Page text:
Although other technology companies usually attract more attention, Microsoft is still a very important player. Despite having lost the race for mobile operating systems, its presence in the corporate world is dominant and has been building for years a solid offer of cloud services, even flirting with intelligence and vision systems for quite some time.
In this event we continue to talk about Artificial Intelligence (AI), but with a different approach than Google. Let’s look at the highlights:
Bing + GPT
ChatGPT broke molds when it was launched, and Microsoft was quick to license this technology from OpenIA and integrate it into its search engine. They managed to increase the use of his search engine six-fold, and in the process they gave Edge, a very competent browser, a significant boost. In the Microsoft Build event it was announced a deeper integration of the language model, together with the ability to connect with search engine plugins, and even with Edge extensions.
Unlike Google, which continues to take over the content and experience of its users, Microsoft has chosen an open approach, which presents an opportunity for many products and services to integrate. If you work on a project with a community around, this can be an additional point of contact where you can add value in a very organic way.
Copilot, son of Cortana and grandson of Clippy
Since Office’s “beloved” mascot, Microsoft has been offering assistants since 1995. After killing Clippy six years later, they tried again when Siri arrived on the Mac. This time they rescued the assistant from the Halo videogame franchise named Cortana, and integrated it into Windows with little success.
In other news, a collaboration between GitHub (belonging to Microsoft) and OpenAI (creators of ChatGPT) launched in 2021 an assistant for developers that had learned various programming languages from the millions of public projects published on the platform. The result was surprising, and quickly generated curiosity. Also very interesting was the name: Copilot. The value proposition was to accompany and expand the capabilities of programmers, never to replace them.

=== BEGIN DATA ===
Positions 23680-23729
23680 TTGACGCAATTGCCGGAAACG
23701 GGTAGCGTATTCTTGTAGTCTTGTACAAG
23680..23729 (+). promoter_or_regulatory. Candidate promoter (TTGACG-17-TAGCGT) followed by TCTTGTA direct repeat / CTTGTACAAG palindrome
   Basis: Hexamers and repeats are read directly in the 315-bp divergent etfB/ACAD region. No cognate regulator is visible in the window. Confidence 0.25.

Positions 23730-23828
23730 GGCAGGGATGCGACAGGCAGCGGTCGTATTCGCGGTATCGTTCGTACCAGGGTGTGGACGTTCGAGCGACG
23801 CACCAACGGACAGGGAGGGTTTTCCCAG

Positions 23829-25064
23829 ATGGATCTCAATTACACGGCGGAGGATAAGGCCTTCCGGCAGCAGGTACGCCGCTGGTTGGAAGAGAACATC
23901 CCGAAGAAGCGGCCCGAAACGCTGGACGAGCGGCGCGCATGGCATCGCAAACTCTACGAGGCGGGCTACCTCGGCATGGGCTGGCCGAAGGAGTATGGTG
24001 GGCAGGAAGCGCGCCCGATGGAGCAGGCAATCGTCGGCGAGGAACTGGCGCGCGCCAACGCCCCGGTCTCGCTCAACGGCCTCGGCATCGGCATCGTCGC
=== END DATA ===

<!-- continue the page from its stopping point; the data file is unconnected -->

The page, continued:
The announcement of Windows Copilot brings that same concept to Redmond’s operating system in their third attempt to find the perfect assistant. Windows Copilot is integrated across the operating system and all the programs installed, takes into account the context and integrates both with local information and with Bing. Perhaps the most interesting thing is that, after the fever for voice interfaces, Copilot can only be used typing. What could that mean for the next generation of digital assistants?
Azure is the name that bundles all of Microsoft cloud services. It is one of his main sources of income (almost as much as all Office licenses) and this year they used the event to tell us the principles upon they have built all these capabilities. Like Google, Microsoft knows that credibility is key shaping public perception, and has once again shared a resource about Responsible AI that had been hidden on its website since last year.
Microsoft has also shared how they are integrating everything related to data. These are very interesting announcements, but tremendously focused on the technical. Microsoft Fabric (the name for this unified data processing ecosystem) has serious implications for what your customers will be able to do in a corporate environment. When designing sophisticated B2E solutions this can be an interesting reference, although quite niche.
Azure AI Studio